Bad Robot

Enough Is Enough: Why Airline Safety Should Be A Bigger Concern


Airline tragedies are gut-wrenching and horrible. The loss of so many lives at once is incomprehensible. The Germanwings crash is just another reminder that nothing in life is certain.

Passengers board airplanes all across the globe every day all in hopes of landing safely at their next destinations.

Uncertainty sets in when news breaks of airline crashes, airplane malfunctions and other airplane-related maladies. The uncertainty is what drives fear and fear can provoke a complete end to something.

After September 11, 2001, airlines were losing a large chunk of business because passengers were so afraid to fly.

It would take a while for airlines to rebound, but airline tragedies, especially acts of terror/homicide/suicide, often overshadow the need for airline travel.

Within the past year and a half, we've had two Malaysian Airlines flights go missing, one remaining a complete mystery. Planes skid off runways, necessitating emergency landings.

How do the airlines fight the fear and uncertainty consumers have in order to maintain profitability?

The worst part about it all, especially after the Germanwings tragedy, is the media and public have begun speculating and reporting on the cause and reasoning behind why the plane crashed and created hysteria.

The hysteria then gets regurgitated by every news outlet and repeated in 30-minute intervals on news networks.

The problem today is information is so easily accessible, it allows for the flow to be distributed vastly and then distorted and twisted.

Instead of talking about the loss of innocent lives and the tragedy that occurred, the conversation is about either the perpetrators of the act of terror/murder or why the airlines didn't do a better job preventing the incident from happening at all.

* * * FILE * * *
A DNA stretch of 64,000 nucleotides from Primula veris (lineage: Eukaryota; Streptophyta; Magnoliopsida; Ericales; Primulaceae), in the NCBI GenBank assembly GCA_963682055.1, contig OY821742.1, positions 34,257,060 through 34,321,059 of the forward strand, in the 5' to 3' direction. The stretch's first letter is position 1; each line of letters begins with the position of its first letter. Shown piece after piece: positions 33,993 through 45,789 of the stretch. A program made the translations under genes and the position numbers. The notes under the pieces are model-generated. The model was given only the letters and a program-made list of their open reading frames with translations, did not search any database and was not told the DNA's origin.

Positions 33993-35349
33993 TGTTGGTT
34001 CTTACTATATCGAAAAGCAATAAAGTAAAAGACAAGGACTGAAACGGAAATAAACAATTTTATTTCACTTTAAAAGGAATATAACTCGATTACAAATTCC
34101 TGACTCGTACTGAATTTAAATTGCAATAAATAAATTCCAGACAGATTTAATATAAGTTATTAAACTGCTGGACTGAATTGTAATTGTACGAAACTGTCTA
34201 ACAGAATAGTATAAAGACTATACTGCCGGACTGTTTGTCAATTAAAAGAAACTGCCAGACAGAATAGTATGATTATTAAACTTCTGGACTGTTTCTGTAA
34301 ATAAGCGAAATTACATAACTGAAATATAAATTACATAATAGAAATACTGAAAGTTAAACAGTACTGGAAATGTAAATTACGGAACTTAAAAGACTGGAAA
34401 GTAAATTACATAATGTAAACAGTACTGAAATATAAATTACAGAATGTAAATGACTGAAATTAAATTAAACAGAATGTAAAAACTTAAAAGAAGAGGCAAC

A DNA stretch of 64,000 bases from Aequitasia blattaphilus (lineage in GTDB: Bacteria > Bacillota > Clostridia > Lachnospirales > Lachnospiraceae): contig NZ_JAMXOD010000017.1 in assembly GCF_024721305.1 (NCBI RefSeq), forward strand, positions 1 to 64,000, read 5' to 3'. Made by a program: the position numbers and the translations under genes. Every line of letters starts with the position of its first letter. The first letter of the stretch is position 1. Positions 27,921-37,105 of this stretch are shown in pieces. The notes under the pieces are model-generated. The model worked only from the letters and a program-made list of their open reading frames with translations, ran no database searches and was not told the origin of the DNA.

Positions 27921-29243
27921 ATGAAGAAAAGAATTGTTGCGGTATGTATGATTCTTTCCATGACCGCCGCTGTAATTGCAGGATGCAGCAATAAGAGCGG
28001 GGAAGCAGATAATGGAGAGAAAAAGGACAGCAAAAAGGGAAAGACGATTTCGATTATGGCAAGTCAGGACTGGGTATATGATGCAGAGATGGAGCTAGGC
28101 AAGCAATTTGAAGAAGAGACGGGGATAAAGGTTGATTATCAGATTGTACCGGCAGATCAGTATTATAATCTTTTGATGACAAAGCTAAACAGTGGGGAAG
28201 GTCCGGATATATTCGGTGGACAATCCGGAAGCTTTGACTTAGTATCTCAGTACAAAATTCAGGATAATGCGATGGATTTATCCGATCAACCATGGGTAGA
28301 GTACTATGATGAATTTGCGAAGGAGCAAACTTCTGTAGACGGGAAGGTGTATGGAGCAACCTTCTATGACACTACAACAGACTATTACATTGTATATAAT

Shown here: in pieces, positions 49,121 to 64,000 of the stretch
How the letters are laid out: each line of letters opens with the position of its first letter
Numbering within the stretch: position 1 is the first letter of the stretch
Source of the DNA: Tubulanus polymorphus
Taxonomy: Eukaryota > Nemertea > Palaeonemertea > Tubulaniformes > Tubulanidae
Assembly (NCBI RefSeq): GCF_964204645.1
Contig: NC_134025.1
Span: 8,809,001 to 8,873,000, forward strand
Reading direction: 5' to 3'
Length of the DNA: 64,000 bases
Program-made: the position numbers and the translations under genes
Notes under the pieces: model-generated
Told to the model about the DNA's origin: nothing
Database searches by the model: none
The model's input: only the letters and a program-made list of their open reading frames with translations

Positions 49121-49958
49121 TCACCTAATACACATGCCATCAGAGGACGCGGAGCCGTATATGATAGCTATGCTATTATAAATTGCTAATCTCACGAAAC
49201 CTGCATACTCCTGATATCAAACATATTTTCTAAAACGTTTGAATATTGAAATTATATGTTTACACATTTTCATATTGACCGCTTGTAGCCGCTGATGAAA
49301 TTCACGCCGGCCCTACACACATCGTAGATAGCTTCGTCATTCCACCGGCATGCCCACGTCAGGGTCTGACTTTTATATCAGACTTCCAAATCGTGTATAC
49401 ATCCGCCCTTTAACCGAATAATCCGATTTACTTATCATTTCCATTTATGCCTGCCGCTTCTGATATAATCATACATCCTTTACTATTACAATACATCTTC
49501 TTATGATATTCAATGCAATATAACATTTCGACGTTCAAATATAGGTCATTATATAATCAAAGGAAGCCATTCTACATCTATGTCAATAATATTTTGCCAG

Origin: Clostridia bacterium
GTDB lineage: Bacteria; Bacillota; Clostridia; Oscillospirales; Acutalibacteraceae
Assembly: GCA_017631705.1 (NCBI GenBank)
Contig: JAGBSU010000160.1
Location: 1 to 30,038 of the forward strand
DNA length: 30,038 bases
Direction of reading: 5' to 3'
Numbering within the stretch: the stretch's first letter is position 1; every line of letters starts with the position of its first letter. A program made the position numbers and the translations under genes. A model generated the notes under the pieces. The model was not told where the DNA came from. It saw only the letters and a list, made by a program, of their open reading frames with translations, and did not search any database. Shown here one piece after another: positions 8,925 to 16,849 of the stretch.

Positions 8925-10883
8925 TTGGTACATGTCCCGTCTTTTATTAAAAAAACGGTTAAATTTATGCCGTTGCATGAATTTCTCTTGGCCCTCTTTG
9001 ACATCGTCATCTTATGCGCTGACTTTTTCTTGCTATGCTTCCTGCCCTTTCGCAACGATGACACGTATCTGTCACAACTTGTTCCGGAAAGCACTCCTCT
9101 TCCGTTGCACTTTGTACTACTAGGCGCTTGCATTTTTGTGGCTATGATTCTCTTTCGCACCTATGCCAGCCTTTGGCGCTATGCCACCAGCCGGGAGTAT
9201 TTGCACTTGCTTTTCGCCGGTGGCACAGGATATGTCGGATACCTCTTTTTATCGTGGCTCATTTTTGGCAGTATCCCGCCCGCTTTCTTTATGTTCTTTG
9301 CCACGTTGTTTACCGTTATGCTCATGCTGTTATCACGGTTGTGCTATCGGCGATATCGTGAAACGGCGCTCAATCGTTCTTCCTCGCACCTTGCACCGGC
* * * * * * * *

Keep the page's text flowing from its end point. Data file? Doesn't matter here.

People go on Reddit and other Internet message boards and start compiling conspiracy theories and other nonsensical conversations in regards to the incident, then websites and blogs pick up on one of them, then that one topic is picked up nationally, and next thing you know, some crazy man's theory, which he created in the basement of his parents' house, found its way to the airwaves.

We should be asking ourselves, "How do the families of the victims feel?"

We should be asking, "What is happening for the families of the victims to help them cope?" We should focus on telling the narrative of the passengers who perished too soon.

We've grown accustomed to discounting the victims and tossing them aside when all we want to know is why the plane crashed in the first place.

The airlines need to be proactive about their inadequate business practices, from faulty airplanes to hiring practices.

Too often, these things are overshadowed and the airlines end up settling out of court with the victims' families for an undisclosed sum of money, all in hopes of keeping them quiet.

They should be held accountable in the public eye and forced to re-evaluate their organizations.

Airline safety has definitely increased since 9/11, but it still has a long way to go. Airlines must constantly review their hiring practices and re-evaluate their staff and look into their personal lives.

There also needs to be an independent organization that comes up with a clear-cut industry standard for evaluating all airplanes and any airline who does not meet standards should face criminal negligence charges.

Like we say about many tragedies, it should never happen again, but too often, we hear about airplanes just falling out of the sky and disappearing or killing hundreds — sometimes thousands.

Enough is enough. When we say safe travels to our friends and families, it should mean something.